Colorful Highly Collectible & Unique (DARIEN RAINFOREST ART, PANAMA) MUSEUM QUALITY WITH INTRICATE MINUSCULE WEAVE COLORFUL Authentic Wounaan American Indian Hösig Di Artist Basket with Zig Zag Motif 300A1 designer collector art decor
MASTERPIECE OF CRAFTSMANSHIP, FINEST MINUTE WEAVE IN EXISTENCE
BEST BASKETRY IN THE WORLD
Sold at fraction of retail
Item 300A1: You are buying the museum quality Wounaan Hösig Di basket
(seen on the first 10 photos)
Collected in the Darién Rainforest of Panamá.
Size 5.5"x 4" and 17" (diameter)
Earth-tone Geometric zig zag flame motif done to perfection with a fine tight weave on a good size basket, stunning! Absolutely gorgeous weaving and so intricate with great combined colors.
Quality artwork and time-consuming detail
We only buy the tightest-stitching, best designs and the greatest colors available, all museum quality
A thread-like fiber material, harvested from the new shoots of the Chunga Palm, was used to create the outstanding minute weave above.
The Wounaan Indians of the Darien Rainforest of Panama are the finest weavers in the world. They construct a basket with weave is so tiny that it can contain liquids: the fiber used is the Chunga palm leaf (new shoot - also used to weave Panama hats-) only found in the Darien rainforest. Their intricate and minute motifs range from tropical flora and fauna to varied geometric patterns. Baskets are woven with a needle and can be compared to a textile, so minuscule is the weave.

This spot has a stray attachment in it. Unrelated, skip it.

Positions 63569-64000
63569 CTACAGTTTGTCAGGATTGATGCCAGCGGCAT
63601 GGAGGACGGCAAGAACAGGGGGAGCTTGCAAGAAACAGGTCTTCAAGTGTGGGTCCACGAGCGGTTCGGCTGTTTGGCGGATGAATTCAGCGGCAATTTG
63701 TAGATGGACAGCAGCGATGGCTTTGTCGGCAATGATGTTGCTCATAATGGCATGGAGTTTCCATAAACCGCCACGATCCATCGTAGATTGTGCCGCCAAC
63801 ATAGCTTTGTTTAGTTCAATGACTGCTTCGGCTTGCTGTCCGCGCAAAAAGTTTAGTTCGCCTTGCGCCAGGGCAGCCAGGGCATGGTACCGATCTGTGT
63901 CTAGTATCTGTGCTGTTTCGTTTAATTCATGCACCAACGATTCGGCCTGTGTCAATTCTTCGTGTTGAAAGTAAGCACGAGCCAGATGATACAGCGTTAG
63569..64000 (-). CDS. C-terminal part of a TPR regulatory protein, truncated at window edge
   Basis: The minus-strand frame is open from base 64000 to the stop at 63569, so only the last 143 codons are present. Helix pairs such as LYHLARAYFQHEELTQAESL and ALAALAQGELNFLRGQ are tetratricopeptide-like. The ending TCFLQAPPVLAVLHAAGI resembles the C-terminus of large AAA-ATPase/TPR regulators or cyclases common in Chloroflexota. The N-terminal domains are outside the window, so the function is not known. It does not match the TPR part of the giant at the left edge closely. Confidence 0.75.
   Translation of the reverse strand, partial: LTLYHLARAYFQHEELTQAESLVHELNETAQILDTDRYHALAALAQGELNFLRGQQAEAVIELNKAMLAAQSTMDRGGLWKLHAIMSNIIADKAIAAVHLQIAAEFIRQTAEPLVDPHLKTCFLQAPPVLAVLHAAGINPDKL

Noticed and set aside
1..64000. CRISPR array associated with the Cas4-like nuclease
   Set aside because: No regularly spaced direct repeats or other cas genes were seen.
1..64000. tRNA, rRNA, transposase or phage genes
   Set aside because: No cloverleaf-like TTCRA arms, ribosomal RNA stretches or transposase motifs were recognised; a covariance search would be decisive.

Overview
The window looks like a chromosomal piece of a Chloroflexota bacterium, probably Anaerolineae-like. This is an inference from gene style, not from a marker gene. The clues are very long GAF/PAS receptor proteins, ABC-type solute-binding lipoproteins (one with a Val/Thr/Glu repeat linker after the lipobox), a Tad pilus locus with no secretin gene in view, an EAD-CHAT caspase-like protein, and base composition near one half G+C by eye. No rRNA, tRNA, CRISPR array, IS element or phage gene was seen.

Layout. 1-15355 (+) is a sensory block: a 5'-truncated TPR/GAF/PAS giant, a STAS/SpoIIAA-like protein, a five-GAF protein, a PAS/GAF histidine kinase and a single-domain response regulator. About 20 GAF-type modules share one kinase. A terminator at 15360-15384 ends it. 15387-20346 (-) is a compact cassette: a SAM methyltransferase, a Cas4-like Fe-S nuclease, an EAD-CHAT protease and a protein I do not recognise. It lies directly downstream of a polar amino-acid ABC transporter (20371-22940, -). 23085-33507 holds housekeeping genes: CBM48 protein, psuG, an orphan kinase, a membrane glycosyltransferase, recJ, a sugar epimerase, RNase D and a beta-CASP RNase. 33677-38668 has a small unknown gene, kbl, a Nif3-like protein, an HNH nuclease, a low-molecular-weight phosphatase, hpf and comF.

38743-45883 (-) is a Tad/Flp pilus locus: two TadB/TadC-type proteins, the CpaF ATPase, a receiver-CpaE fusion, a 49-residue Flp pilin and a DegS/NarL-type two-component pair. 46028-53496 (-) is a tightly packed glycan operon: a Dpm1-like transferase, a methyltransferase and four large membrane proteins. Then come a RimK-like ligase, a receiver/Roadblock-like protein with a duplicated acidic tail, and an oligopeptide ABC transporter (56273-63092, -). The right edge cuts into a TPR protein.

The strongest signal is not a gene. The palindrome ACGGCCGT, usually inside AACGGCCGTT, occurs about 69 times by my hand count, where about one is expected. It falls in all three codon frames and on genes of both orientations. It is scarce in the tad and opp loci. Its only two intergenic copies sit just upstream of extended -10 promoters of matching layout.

The colors are obtained from natural vegetal dyes: roots, berries, herbs, leaves and even silt-fine mud. Master weavers have refined the silk-stitch or rib-stitch technique, working 60-90 or more thread-fine strands of chunga per inch in a extremely detailed and tedious tight stitching, and creating masterpieces that resemble a fine tapestry. Basket designs are a work of art so complex and intertwined that keeping the stitch-by-stitch ramblings of animals, flowers, butterflies, birds, insects in check is a difficult task that takes a tremendous amount of time. Some baskets can take up to 3 years to complete as a result.
The Indians believe that all plants and animals are related to each other, thus weavers seek the harmony of nature when creating baskets our of the nature around them, they capture the spirit of their world in their art which is museum quality.
They also work a technique more complex than twining—coil construction, starting with a small bundle of fibers tied in a small overhand knot. The more fibers gathered into the knot, the larger and thicker would be the coil that supports the basket.
Check Dominique Rice Oceania Store in Sun Sentinel Newspaper, Fort Lauderdale, for information on our collection and authentic art.
All our collector and rare items come with pages and pages of research about provenance, and with history of the tribes and photos as well, depending on item and whenever possible.